1. The soil. (Ver. 3.) The threatening here is that of a universal drought. The very ground is to be cursed because of the people's guilt. The famine is to be one of fearful severity. In a sense, the soil of Palestine may be said to be lying under that visitation yet. Canaan is naturally "a fruitful land; ' but God has turned it "into barrenness, for the wickedness of them that dwelt therein."

2. The lower creatures. Animal life is to decline by reason of the drought. The brute creation shall be reduced to an extremity of hunger on account of the people's sin.

3. The people themselves. They are to be punished with:

(1) Loss of health. "Every one that dwelleth therein shall languish "-the physical frame losing strength and tone, and "joy being withered away from the sons of men" (Joel 1:12).

(2) Loss of food, due to the breaking of the two staffs of life - the failure of the harvests and the destruction of the animals.

(3) Loss of grace (ver. 4). Expostulation with the people would be useless. They hated reproof. God's Spirit had ceased to strive with Ephraim; he was "joined to idols" (ver. 17). The men of Israel were so desperately wicked that it was "impossible to renew them again unto repentance."

(4) Loss of life (ver. 5). "Evil shall slay the wicked." The people of the ten tribes, with their false prophets, are to perish in their sins. The slaughter is to be continuous, neither day nor night being free from it. It is also to be indiscriminate, and at last universal. And the loss of temporal life is only the shadow of deeper spiritual loss, beyond in eternity.

4. The nation as such. (Ver. 5.) "I will destroy thy mother." The Israelitish state was the "mother" of the people; and already, by reason of the family wickedness, she is driving fast along the highway to destruction. These closing words, indeed, are her funeral knell.

CONCLUSION. Two lessons of this passage are specially prominent, viz.

(1) the essential connection between religion and morality;

(2) the inevitable connection between national sin and national suffering. Wherever the right knowledge of God is wanting, there sin and Satan are sure to triumph. Ancient Greece gave to Europe the glorious beginnings both of political and intellectual life and was herself resplendent with the choicest triumphs of literature and art; yet some of her wisest philosophers countenanced the practice of unmentionable vices. The sun never shone upon a more brilliant company of scholars, poets, philosophers, orators, jurists, and litterateurs, than that which adorned the court of Augustus, the first emperor of Rome; yet during the Augustan age the Roman people were plunging into depths of moral degradation which ultimately led to the ruin of the empire. On the other hand, when the general overthrow of the continental monarchs took place in 1848, and the throne of Great Britain remained as stable as ever, M. Guizot said one day to Lord Shaftesbury, "I will tell you what saved your empire. It was not your constable; it was not your army; it was not your statesmen. It was the deep, solemn, religious atmosphere that still is breathed over the whole people of England." For nations, knowledge of God and acceptance of his salvation are necessary, in order to the prevalence of that righteousness which is the source of national stability. And for each citizen in like manner, "This is life eternal, to know the only true God, and Jesus Christ whom he hath sent." - C.J.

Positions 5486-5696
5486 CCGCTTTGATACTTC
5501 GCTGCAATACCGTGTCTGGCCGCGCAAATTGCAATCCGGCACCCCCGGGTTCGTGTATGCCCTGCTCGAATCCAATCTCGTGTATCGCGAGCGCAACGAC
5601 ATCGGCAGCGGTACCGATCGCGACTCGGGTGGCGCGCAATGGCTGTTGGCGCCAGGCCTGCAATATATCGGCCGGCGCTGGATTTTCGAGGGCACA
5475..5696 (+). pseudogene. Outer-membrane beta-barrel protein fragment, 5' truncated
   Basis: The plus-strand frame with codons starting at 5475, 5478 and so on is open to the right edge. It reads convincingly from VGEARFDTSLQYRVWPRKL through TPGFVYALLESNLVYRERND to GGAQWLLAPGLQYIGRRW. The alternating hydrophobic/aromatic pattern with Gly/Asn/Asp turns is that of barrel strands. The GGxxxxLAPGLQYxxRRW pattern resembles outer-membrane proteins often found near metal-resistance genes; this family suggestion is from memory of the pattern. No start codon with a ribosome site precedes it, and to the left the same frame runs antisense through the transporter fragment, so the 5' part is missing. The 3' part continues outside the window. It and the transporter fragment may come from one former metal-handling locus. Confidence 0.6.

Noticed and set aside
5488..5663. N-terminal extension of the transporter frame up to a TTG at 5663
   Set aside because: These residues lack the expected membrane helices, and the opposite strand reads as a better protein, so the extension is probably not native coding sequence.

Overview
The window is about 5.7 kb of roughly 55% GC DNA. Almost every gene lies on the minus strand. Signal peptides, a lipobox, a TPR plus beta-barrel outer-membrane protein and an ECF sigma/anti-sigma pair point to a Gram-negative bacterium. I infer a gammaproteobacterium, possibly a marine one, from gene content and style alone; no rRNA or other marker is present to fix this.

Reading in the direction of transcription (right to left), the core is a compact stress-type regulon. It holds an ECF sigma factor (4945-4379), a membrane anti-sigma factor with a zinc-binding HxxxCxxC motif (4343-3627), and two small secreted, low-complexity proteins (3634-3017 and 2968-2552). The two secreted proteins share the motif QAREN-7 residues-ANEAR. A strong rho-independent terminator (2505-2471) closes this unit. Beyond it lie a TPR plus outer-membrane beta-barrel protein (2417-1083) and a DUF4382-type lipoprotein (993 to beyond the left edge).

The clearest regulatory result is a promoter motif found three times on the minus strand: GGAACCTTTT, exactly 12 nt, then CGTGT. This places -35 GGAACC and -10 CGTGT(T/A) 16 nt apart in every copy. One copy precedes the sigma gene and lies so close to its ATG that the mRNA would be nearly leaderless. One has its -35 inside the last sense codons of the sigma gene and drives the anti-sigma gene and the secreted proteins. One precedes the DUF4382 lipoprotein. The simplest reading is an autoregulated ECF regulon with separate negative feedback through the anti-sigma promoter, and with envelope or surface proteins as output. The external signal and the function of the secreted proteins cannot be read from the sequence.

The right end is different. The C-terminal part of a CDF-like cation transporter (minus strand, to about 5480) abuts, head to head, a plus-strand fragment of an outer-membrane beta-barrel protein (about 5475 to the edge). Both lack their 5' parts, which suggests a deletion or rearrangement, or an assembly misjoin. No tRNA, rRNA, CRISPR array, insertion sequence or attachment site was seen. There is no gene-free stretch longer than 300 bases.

Hear the Word of the Lord, ye children of Israel: for the Lord hath a controversy with the inhabitants of the land.
Homilist.
In the previous chapters the prophet's language had been highly and somewhat perplexingly symbolical. In this chapter he begins to speak more plainly and in sententious utterances.

I. A CORRUPT PEOPLE. The depravity of Israel is represented —

1. Negatively. "There is no truth," etc. These are the great fontal virtues in the universe; and where they are not, there is a moral abjectness of the most terrible description. A people without reality, their very life a lie. No acts of beneficence performed, and the very spirit of kindliness extinct. The greatest, the holiest Being in the universe utterly ignored.

2. Positively. The absence of these great virtues gives rise to tremendous crimes.

(1)Profanity. Reverence is gone.

(2)Falsehood.

(3)Killing.

(4)Dishonesty.

(5)Incontinence.

(6)Murder.

II. AN EXPOSTULATING GOD. "The Lord hath controversy." Of all controversies this is the most awful.

1. It is a just controversy. Has not the great Ruler of the universe a right to contend against such evils?

2. It is a continuous controversy.

3. It is an unequal controversy. What are all human intellects to His? Sparks to the sun. The sinner has no argument to put before Him. He cannot deny his sins. He cannot plead accidents. He cannot plead compulsion. He cannot plead some merit as a set-off, for he has none. This controversy is still going on. It is held in the court of conscience, and you must know of its existence and character.

(Homilist.)

In this chapter Israel is cited to appear at God's tribunal. There the Lord makes the following accusations —